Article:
Thursday, May 17, 2007


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Forwarded from Nadine Smith - Equality Florida

Contact: Damien Filer

Fairness for All Families Coalition Growing

Prominent Florida Leaders, Organizations Join Campaign to Oppose So-called'Marriage Amendment'

St. Petersburg, FL - A diverse group of Florida leaders have joined Fairnessfor All Families - the campaign to oppose a constitutional amendment slatedfor the 2008 ballot that could strip away employee benefits while barringthe passage of future measures to help Florida families.

New members of the campaign's honorary board of directors include:

U.S. Representative Debbie Wasserman Schultz, former Department of ElderAffairs Secretary Bentley Lipscomb and Florida NAACP President Adora ObiNweze.

These prominent Floridians will help guide a growing group of leaders thatincludes Florida Alliance for Retired Americans Secretary Barbara A. DeVane,Civic Concern Executive Director Pamela Burch Fort, Managing Director andCreative Director of Parsons-Wilson Gregory Wilson, Florida Consumer ActionNetwork Executive Director Bill Newton, National NAACP board member LeonRussell, ACLU of Florida LGBT Advocacy Project Director Robert F. Rosenwald,Jr. and Equality Florida Executive Director Nadine Smith.

"This measure could jeopardize health care and other employment benefitsthat many seniors and their families rely upon across the state," saidLipscomb.

In addition to broadening its leadership base, the campaign has recentlybeen endorsed by the Florida branches and affiliates of leading nationalcivil rights organizations such as the ACLU, NAACP and Florida NOW. Theseorganizations join a diverse and growing coalition of seniors, businessleaders, consumer groups and social justice organizations working togetherto oppose the effort to take away benefits and enshrine discrimination inFlorida's constitution.

"Everyone should stand against this attempt to make discrimination part ofour state constitution," said Nweze. "Why strip away health and partnershipbenefits already provided by many local governments and companies across thestate?" she asked.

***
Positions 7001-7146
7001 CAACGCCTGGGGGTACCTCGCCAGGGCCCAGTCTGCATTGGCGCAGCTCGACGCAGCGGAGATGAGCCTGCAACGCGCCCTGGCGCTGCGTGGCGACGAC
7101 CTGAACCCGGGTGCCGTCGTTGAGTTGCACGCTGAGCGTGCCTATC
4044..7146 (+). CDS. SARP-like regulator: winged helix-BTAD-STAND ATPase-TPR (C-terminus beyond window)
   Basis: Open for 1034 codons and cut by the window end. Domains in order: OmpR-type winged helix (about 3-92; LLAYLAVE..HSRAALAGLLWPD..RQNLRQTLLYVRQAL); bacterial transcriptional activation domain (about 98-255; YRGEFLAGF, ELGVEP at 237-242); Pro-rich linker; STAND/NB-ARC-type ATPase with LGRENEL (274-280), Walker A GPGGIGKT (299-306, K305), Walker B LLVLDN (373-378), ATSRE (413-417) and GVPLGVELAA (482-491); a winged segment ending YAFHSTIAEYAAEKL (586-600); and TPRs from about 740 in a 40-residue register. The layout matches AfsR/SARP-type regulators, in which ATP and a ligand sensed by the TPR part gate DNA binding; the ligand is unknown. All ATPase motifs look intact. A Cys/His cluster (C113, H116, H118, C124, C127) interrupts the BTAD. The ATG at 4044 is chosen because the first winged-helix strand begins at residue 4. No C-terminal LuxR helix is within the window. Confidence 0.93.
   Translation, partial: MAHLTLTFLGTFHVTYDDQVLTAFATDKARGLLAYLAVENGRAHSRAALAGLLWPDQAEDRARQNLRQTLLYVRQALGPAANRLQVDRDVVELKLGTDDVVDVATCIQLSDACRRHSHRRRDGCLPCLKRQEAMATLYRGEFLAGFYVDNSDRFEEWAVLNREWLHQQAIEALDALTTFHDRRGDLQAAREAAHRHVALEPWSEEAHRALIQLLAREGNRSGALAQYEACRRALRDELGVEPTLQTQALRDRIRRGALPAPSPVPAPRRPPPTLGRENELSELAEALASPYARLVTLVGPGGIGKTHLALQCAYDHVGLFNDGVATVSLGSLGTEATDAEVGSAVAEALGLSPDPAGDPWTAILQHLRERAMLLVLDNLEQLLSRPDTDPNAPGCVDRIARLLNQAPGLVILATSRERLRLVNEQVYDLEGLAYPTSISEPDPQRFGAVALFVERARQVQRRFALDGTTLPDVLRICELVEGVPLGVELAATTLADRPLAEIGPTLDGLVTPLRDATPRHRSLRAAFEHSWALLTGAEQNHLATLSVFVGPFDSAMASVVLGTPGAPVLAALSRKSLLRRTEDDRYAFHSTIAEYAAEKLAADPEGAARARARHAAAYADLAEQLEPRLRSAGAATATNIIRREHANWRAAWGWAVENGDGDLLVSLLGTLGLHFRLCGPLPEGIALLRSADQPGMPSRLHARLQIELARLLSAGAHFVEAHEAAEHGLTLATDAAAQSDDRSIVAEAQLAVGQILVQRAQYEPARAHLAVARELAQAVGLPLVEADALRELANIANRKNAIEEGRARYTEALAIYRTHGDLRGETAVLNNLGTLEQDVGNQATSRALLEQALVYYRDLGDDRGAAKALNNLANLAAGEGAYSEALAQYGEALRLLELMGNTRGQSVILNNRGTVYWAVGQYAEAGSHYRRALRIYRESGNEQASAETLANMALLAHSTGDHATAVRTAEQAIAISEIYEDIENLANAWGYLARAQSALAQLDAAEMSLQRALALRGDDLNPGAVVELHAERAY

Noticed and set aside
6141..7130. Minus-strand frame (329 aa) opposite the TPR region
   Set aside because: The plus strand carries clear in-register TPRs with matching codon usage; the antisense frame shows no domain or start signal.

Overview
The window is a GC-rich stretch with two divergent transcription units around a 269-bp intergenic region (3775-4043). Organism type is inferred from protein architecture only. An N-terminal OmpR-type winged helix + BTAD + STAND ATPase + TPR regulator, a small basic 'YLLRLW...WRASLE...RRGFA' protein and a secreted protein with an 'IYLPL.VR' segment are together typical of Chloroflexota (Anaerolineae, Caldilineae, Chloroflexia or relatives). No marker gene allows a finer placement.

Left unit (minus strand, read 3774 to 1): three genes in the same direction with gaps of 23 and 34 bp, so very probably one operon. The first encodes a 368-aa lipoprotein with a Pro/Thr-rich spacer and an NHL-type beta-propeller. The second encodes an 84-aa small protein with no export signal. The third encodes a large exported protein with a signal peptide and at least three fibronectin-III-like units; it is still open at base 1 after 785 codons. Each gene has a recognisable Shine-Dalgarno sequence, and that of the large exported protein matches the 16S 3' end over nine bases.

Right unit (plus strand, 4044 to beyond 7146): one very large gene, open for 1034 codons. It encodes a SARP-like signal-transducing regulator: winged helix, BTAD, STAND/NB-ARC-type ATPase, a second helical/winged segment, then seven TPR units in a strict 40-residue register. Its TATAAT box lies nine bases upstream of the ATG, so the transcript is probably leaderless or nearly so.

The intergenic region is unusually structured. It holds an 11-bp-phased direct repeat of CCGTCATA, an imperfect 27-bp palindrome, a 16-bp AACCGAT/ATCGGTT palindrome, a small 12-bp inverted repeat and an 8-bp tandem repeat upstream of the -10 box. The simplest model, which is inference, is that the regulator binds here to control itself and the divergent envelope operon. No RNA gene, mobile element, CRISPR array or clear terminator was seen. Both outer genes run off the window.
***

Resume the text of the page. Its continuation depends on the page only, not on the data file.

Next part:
More than 8,000 public and private employers nationwide - including almosthalf of the Fortune 500 companies - offer health care benefits to employee'sdomestic partners or spouses.

"This amendment threatens the legal protections and benefits of familiesacross Florida," said Rep. Wasserman Schultz. "I am honored to work withthe campaign to ensure this attack on Florida families doesn't become partof our constitution."


Forwarded from Director,
Floridians for Alternatives to the Death Penalty,

New Fla Lethal Injection Procedures

The new Florida Lethal Injection Procedures and DOC Report were releasedtoday. FADP will soon have a copy up on our website.

There is no change to the chemical cocktail, even after the Governor'sCommission recommended a consideration to change chemicals and the recent Uof Miami Medical School report that raised more disturbing questions aboutthe chemicals currently used. Like so many other states, Florida is simplyvalidating their LI chemicals and procedures based on what other states aredoing.

The addition of a Narrator to the Florida execution process is a new twist Ihave not heard of, until now. The Narrator is to explain to witnesses whatthey are seeing. If it was not already presented as a theatrical event, itis now. It is so surreal and unnatural. Perhaps a Rod Serling voice wouldbe best suited for the narrator.

In the event of a problem, the curtains will be closed to the soundproofDeath Chamber. This is to "relieve any apprehension that might arise withwitnesses otherwise unfamiliar with the process." The botched execution ofAngel Diaz contrasted the testimony of experienced Death Chamber stafferswho "saw nothing wrong" with witnesses who reported visual evidence ofalarming problems. Now, witnesses will be TOLD what they are selectivelyseeing. Why bother to call them "witnesses"? As before, no family membersof the prisoner are allowed in the viewing area.

The new, improved procedure attempts to create "a buffer for qualifiedhealth care professionals to participate only to the extent that theirconsultation is needed to resolve a venous or other technical issues withoutactually participating in the execution itself." The procedures are written"validating the limited involvement of the medical community to purelymedical issues that are an aside to the actual process."

The procedures attempt to further obfuscate the roles of medicalprofessionals by only mentioning "physicians" only once, as responsible forpronouncing death. Otherwise, all participants, except the warden arereferred to as the "execution team" with a reference to a "technical team"mixing drugs and starting IV's.

There is no significant change in the execution chamber actions requested ofmedical professionals by the state of Florida. Doctors and other medicalpractitioners are still being asked to participate. It is up to physicians,the AMA and the Florida Board of Medicine to stop this unethical practice.